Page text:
Researchers have observed an unusual increase in the number of children and teenagers worldwide being diagnosed with type 1 diabetes since the onset of the COVID-19 pandemic, according to a study published in the JAMA Network Open Journal. The study compiled data from various countries, including the UK, encompassing over 38,000 young individuals diagnosed during the pandemic. The authors of the study characterise the surge in diabetes cases as “significant.”
While some of the rise in cases can be attributed to catch-up diagnoses resulting from backlogs and healthcare service disruptions during the pandemic, scientists assert that this does not explain all of the newly diagnosed cases. Prior to the pandemic, the incidence rate of childhood type 1 diabetes was already increasing at an annual rate of approximately 3%.
Key findings from the study include:
• A 14% increase in the rate of type 1 diabetes during the first year of the pandemic compared to pre-COVID levels
• A roughly 27% increase in the rate during the second year of the pandemic compared to pre-pandemic levels
Researchers from the University of Toronto emphasise the need for further investigation into the causes behind this rise. They suggest that the growing number of children and adolescents affected by type 1 diabetes may require additional resources and support, regardless of the underlying reasons.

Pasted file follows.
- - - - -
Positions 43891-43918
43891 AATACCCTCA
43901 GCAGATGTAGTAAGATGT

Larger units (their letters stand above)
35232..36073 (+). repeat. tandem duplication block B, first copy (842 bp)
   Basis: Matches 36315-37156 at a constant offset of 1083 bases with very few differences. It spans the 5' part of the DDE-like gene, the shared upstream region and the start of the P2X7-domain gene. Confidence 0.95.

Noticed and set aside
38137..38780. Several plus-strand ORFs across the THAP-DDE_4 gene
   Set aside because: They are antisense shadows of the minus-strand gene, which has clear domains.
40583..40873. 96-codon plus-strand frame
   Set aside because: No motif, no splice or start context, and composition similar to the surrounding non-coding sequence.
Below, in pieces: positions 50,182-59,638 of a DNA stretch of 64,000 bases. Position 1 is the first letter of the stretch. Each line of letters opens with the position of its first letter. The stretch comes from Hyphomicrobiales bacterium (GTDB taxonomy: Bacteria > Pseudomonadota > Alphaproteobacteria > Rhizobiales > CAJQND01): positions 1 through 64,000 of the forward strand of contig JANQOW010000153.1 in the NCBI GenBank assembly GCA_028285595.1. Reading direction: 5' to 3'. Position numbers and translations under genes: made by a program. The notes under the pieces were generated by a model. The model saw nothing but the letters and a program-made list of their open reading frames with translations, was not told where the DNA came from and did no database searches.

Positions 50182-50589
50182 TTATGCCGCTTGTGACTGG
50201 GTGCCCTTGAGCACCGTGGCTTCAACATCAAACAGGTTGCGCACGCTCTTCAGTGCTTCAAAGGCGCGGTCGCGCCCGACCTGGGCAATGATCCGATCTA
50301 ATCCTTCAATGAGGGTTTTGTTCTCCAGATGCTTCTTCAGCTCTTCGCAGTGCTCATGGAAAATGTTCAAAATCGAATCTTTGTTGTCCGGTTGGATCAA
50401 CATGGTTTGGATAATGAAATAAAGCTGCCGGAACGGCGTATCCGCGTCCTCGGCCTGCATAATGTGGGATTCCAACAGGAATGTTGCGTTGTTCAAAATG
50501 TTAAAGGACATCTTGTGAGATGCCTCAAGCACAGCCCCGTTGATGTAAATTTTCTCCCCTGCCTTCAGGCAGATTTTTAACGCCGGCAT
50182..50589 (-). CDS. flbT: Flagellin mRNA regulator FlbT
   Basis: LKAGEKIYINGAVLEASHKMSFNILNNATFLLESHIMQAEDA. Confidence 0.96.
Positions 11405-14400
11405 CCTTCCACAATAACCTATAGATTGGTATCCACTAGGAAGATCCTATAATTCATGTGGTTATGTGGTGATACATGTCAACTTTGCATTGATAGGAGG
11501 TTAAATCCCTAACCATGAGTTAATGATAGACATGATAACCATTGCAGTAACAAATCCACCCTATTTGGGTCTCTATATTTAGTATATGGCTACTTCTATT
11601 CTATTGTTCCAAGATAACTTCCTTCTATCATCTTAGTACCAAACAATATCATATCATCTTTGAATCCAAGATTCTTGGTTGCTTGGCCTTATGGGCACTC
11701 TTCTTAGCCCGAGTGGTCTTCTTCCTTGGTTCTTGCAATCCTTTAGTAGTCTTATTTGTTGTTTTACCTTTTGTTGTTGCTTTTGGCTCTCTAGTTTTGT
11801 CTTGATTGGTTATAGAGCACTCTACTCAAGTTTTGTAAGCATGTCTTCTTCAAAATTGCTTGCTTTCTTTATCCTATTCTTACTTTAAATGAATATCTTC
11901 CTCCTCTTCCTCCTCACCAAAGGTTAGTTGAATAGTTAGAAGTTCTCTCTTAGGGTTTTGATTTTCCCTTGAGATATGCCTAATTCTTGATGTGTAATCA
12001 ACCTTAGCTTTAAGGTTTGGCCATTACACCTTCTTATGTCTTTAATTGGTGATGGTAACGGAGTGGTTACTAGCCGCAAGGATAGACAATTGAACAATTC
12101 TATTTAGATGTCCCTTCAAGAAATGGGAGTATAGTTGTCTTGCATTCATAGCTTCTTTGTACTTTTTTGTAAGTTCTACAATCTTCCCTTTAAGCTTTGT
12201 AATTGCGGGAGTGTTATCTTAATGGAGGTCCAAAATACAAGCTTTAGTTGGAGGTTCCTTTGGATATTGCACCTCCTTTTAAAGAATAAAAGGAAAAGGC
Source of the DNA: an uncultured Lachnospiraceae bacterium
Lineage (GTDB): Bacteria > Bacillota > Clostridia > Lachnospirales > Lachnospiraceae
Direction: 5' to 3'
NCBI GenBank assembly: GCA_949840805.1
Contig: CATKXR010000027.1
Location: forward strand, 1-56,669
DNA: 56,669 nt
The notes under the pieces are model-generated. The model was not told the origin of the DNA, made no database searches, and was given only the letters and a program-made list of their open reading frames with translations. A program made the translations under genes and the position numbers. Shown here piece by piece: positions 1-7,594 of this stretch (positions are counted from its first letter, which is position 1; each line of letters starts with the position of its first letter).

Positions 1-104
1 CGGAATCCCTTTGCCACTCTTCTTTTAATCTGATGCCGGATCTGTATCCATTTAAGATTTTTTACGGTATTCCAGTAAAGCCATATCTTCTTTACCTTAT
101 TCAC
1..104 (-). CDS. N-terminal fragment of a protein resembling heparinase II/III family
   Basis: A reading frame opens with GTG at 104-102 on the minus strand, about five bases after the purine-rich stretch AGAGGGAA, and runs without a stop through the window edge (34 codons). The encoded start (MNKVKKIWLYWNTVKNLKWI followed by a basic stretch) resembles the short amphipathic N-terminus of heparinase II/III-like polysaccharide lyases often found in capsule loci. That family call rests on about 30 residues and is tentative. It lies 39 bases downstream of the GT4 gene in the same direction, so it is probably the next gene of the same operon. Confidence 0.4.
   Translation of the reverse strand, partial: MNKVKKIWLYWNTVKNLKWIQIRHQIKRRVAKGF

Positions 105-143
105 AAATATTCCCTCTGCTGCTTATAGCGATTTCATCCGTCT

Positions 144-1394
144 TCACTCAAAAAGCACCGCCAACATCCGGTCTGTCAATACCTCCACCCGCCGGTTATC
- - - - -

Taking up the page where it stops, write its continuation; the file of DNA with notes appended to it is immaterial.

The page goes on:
Type 1 diabetes is a condition in which individuals must closely monitor their blood sugar levels and administer insulin since their bodies cannot regulate it automatically. It occurs when the body’s immune system mistakenly destroys the insulin-producing cells in the pancreas. Although it can affect both children and adults, the exact causes of type 1 diabetes remain unclear, and there is currently no cure.
Experts propose several theories to explain the surge in type 1 diabetes cases. One hypothesis is that COVID-19 may trigger a reaction in some children that increases the risk of developing diabetes. However, not all studies investigating this autoimmune reaction, where the body attacks its own healthy cells, have found evidence supporting this theory.
Another hypothesis suggests that exposure to certain germs during childhood may provide protection against various conditions, including diabetes. Some scientists speculate that lockdowns and physical distancing measures during the COVID-19 pandemic may have limited children’s exposure to germs, potentially depriving them of this additional protective effect.